AGHD Treatment: An 8-question Risk-vs-Benefit Quiz


Growth hormone replacement therapy in adults is effective, but not risk-free. Find out what you know about the good vs not-so-good.

human growth hormone, AGHD, patients, endocrinology

A recent review published in the International Journal of Molecular Sciences has synthesized the most current data surrounding growth hormone (GH) replacement therapy in adults. We reviewed the article and developed 8 questions on the benefits and risks of therapy for adult GH deficiency (AGHD) as it relates to body composition, bone metabolism, cardiovascular risk factors, quality of life (QoL), mortality, and neoplasms.


Question 1. 

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Answer: E. All of the above. GH replacement therapy has been associated with a decrease in fat mass and an increase in lean body mass, including tissue hydration and skeletal muscle mass. The current review cites a recent meta-analysis of 22 trials that found an increase in lean body mass of 2.61 kg in GH-treated subjects vs 0.04 in the placebo group; fat mass declined by 2.19 kg (GH) vs 0.31 kg (placebo). The observed changes were dose-related.


Question 2. 

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Answer: A. True. AGHD is generally not associated with reduction in bone mass. Also, research shows that GH replacement therapy in adults increases bone mineral density and also supports peak bone acquisition in patients who have persistent GHD during the transition from adolescence to adulthood.


Question 3.

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Answer: D. All of the above. Female gender, patients with low baseline QoL scores, and those patients with a previous history of acromegaly who subsequently present with GHD are shown to have marked improvements in QoL scores after treatment. It has been observed that the majority of improvement occurs during the first 12 months of GH replacement, however beneficial effects appear to be durable.


Question 4.

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Answer: A. True. GH treatment has been shown in some studies to significantly increase levels of Lp(a). One study found an increase in atherosclerotic plaques after 6 months of GH replacement in adults with previously untreated congenital GHD, the lesions believed to be linked to mutation of the growth hormone releasing hormone receptor.


Question 5.

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Answer: D. A and B. Patients who are obese or have a family history of T2DM are particularly vulnerable to these effects and should closely monitor their glucose status during GH therapy. GH replacement therapy is known overall to reduce insulin sensitivity and increase blood glucose and can also cause an increase in A1c. Such changes have been noted at 6 months after treatment initiation and to persist at 2-year follow-up. Results are similar regardless of dose and duration of treatment. In one randomized, double-blind, placebo-controlled trial, diabetes appeared in 4% of subjects and carbohydrate intolerance in 20% after 12 months.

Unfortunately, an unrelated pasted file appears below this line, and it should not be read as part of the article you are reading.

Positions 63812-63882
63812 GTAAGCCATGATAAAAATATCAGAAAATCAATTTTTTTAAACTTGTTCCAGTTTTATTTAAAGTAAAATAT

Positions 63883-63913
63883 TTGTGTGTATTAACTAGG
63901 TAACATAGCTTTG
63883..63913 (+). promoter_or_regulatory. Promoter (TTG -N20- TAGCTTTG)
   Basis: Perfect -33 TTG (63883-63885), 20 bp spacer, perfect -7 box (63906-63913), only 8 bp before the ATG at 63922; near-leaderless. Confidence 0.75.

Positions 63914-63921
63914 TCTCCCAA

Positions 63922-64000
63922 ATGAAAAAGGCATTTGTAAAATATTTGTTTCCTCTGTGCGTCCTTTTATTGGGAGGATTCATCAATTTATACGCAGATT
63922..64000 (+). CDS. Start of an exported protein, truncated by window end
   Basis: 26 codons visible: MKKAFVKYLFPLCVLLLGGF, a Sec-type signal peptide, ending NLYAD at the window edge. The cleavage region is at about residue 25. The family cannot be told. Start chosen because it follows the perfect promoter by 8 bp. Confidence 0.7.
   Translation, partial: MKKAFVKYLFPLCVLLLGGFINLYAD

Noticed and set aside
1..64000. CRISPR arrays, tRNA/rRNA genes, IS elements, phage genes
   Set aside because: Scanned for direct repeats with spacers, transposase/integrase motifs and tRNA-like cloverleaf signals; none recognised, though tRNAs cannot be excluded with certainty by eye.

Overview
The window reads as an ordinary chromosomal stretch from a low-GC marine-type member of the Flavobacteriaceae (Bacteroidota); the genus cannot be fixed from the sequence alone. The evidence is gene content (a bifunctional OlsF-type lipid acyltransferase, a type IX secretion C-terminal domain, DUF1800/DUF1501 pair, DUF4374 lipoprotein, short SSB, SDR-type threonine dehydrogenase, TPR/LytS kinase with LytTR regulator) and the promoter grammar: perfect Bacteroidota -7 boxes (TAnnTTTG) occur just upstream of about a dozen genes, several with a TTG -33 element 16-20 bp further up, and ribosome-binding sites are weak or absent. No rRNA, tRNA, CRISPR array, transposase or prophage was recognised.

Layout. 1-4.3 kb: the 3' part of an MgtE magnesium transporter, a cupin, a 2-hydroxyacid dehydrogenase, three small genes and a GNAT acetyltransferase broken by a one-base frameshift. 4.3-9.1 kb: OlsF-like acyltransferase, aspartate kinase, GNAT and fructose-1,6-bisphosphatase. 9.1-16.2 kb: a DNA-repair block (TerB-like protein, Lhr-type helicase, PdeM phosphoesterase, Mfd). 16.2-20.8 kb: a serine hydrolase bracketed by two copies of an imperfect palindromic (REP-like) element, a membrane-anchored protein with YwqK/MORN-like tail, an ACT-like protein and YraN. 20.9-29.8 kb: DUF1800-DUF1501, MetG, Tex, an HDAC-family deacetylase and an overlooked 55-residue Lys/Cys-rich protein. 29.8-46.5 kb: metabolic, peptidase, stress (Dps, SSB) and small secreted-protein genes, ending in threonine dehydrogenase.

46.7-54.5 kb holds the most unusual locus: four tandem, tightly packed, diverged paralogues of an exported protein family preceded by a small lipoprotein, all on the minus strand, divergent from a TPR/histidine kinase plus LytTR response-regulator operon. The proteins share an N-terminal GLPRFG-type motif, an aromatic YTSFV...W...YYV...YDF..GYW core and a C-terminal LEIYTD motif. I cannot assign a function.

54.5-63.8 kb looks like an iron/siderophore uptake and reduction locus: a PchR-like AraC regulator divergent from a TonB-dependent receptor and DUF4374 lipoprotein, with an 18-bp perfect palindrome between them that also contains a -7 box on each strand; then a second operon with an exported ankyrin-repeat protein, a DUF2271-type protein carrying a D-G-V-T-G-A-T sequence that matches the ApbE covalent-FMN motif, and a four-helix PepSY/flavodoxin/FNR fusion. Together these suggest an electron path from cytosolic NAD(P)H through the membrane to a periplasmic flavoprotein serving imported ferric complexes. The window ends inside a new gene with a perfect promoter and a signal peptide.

Question 6.

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Answer: D. All of the above. Endocrinologists should avoid initiating GH therapy in patients with active malignancy and should treat with caution those patients with advancing age and a personal or family history of cancer.


Question 7.

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Answer: A. True. While there is an increased mortality rate among patients with hypopituitarism, GH therapy has not been shown to improve survival among patients with GHD.


Question 8.

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Answer: F. A, C, and D. Women, elderly, and overweight patients have a higher risk of developing water retention while on GH therapy. Common side effects of water retention include edema, arthralgias, myalgias, and paresthesias; dose reduction will usually mitigate these symptoms.



Díez JJ, Sangiao-Alvarellos S, Cordido F. Treatment with growth hormone for adults with growth hormone deficiency: benefits and risks. Int J Mol Sci. 2018;19:893.

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